30 days of mourning 

Following a burial, there is a thirty-day mourning period. This morning period, called Sheloshim, includes the first seven days, called shivah. We go more in depth of the Sheloshim traditions in the following text.

 

sheloshim

What is the meaning of sheloshim

Sheloshim is a Hebrew word meaning “thirty” and refers to the traditional thirty-day period of mourning following burial. Sheloshim includes the seven days of shivah. However, the twenty-three days following the conclusion of shivah are far less restrictive.

Is sheloshim affected by a Jewish festival?

Yes. Even as Pesach, Shavuot, Sukot, Rosh Hashanah, and Yom Kippur curtail shivah, so do they frequently end the sheloshim. As the rules are somewhat complicated, your Rabbi can best advise you as to your individual circumstance.

What are the traditional rules of sheloshim?

After Shivah ends, mourners may return to work. The rules for the balance of sheloshim, however, wisely prescribe that they not immediately resume a normal daily routine. Specifically:

1. Mourners continue to recite Kaddish in the presence of a minyan three times daily. This provision requires attendance at daily services and thus also insures that the bereaved will be regularly in the midst of a sympathetic support group.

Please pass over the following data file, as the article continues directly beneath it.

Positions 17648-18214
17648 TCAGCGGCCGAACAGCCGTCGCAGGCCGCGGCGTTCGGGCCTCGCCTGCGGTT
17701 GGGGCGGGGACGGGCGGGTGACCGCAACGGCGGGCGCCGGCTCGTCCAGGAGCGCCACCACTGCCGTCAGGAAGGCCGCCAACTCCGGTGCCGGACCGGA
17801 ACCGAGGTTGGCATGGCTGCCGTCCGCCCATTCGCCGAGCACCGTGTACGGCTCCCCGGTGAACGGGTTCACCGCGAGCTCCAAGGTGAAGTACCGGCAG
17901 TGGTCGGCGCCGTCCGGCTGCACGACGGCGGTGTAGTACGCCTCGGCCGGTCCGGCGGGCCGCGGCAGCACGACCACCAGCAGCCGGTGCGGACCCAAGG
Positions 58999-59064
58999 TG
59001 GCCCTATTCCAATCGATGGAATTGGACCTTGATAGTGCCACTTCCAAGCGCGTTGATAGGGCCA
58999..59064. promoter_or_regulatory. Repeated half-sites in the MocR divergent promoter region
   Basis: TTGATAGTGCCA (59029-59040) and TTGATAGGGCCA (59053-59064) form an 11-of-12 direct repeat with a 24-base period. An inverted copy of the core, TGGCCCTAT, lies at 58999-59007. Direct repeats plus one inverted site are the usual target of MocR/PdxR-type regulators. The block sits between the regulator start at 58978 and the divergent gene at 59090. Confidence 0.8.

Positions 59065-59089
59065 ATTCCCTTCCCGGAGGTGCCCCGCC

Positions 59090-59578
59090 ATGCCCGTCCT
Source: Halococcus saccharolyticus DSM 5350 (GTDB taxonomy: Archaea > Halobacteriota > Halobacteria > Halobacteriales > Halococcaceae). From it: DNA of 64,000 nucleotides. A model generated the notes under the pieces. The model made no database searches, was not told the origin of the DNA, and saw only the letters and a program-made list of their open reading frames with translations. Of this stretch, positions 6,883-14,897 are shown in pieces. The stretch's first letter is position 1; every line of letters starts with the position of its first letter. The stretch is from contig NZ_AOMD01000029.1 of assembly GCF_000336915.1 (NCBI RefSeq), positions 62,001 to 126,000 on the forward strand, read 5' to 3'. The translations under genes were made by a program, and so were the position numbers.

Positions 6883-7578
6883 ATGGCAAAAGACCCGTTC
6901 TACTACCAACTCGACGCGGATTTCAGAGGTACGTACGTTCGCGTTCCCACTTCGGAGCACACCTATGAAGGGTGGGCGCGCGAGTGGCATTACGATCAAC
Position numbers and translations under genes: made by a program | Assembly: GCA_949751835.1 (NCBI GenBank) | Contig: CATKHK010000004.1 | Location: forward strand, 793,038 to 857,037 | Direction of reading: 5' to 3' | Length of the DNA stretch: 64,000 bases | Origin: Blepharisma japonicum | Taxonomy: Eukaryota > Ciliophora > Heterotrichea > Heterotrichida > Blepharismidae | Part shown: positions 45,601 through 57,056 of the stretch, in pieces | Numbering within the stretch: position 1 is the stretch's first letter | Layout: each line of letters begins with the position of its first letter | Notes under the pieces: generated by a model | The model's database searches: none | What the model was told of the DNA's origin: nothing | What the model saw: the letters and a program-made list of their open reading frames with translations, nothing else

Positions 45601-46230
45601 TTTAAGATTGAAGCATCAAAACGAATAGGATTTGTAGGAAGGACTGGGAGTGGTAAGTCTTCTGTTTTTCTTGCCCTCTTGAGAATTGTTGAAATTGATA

2. Mourners do not attend parties or other festive occasions, especially if there is to be music and/or dancing. If a previously planned extended-family Simchah falls within sheloshim, a Wedding or Bar/Bat Mitzvah, for example, some mourners may attend the religious service but not the party. If a religious Simchah in the immediate family occurs during sheloshim, it should not be postponed, but music might be curtailed. Consult with your Rabbi concerning your specific circumstance.

3. Traditionally, mourners do not go to the movies, concerts, or purely social gatherings. As these are forms of entertainment, they are prohibited during sheloshim.

What happens after Sheloshim?

Sheloshim concludes the traditional mourning period for all loved ones, except for parents. Most mourners may return to a full business and social life.

What if we are mourning parents?

As we have seen, traditionally we formally mourn the loss of parents for twelve Hebrew months, reciting Kaddish for eleven of them, while the other mourning restrictions of the sheloshim continue for the twelve-month period.

 

We continue to preserve the memory of our loved ones even after the formal period of mourning has ended. We go to the synagogue to recite Kaddish on the anniversary of their death, the Yahrzeit, and at Yizkor memorial services during the year. We may contribute to worthy causes in their name. But, above all, we remember and, through our tender reminiscence, their memory remains a blessing. That is the Jewish way.

At Mount Sinai Memorial Chapels, we are here to help every member of the family cope with the loss of a loved one.

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